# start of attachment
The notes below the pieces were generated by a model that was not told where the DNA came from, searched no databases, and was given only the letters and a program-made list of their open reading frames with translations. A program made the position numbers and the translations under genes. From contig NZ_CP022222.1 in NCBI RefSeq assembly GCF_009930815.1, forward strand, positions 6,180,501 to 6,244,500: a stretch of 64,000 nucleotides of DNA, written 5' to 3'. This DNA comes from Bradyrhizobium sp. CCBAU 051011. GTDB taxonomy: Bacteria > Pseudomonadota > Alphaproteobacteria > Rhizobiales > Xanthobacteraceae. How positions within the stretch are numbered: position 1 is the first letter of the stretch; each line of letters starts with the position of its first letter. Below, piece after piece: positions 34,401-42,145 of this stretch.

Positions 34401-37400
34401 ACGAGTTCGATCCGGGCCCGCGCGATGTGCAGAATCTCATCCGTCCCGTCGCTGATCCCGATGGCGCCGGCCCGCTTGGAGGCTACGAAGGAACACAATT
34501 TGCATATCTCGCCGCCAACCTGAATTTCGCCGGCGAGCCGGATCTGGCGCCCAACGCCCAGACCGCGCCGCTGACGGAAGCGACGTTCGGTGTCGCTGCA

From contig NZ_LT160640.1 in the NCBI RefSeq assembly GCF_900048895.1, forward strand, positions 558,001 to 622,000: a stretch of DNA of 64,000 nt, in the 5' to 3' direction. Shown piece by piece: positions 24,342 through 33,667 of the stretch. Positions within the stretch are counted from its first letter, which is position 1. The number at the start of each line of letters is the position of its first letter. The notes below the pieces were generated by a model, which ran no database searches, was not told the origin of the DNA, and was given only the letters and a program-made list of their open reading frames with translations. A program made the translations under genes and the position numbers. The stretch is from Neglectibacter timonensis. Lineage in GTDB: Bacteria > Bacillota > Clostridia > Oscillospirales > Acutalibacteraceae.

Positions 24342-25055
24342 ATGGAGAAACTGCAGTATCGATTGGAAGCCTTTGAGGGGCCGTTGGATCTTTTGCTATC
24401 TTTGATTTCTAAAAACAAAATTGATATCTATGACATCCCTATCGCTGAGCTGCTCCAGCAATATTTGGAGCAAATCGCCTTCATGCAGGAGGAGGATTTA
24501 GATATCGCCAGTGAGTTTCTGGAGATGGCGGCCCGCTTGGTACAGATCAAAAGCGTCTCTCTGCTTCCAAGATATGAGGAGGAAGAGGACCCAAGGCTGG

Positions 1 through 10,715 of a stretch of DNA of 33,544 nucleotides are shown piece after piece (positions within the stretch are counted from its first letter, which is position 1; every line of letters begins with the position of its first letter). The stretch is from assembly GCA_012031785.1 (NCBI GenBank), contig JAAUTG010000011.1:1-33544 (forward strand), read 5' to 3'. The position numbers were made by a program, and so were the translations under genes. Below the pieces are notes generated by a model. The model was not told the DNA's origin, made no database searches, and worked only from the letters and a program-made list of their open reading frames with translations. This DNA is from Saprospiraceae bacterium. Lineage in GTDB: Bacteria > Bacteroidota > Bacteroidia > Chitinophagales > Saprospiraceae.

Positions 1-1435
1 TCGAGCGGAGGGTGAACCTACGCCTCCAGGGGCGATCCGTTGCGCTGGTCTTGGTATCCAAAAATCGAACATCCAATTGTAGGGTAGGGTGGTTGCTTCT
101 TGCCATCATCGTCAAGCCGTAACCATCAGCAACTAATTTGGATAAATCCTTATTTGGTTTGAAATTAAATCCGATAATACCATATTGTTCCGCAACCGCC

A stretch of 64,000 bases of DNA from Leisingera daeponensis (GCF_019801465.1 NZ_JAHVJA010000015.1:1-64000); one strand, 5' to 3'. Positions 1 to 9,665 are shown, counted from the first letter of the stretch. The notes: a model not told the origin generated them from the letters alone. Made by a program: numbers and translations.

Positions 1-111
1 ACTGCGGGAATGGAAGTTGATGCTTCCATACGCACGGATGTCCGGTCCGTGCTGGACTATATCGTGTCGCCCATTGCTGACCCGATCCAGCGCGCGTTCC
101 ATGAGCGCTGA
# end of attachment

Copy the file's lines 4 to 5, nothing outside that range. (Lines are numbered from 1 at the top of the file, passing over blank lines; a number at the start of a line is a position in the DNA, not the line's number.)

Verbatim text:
34501 TGCATATCTCGCCGCCAACCTGAATTTCGCCGGCGAGCCGGATCTGGCGCCCAACGCCCAGACCGCGCCGCTGACGGAAGCGACGTTCGGTGTCGCTGCA

From contig NZ_LT160640.1 in the NCBI RefSeq assembly GCF_900048895.1, forward strand, positions 558,001 to 622,000: a stretch of DNA of 64,000 nt, in the 5' to 3' direction. Shown piece by piece: positions 24,342 through 33,667 of the stretch. Positions within the stretch are counted from its first letter, which is position 1. The number at the start of each line of letters is the position of its first letter. The notes below the pieces were generated by a model, which ran no database searches, was not told the origin of the DNA, and was given only the letters and a program-made list of their open reading frames with translations. A program made the translations under genes and the position numbers. The stretch is from Neglectibacter timonensis. Lineage in GTDB: Bacteria > Bacillota > Clostridia > Oscillospirales > Acutalibacteraceae.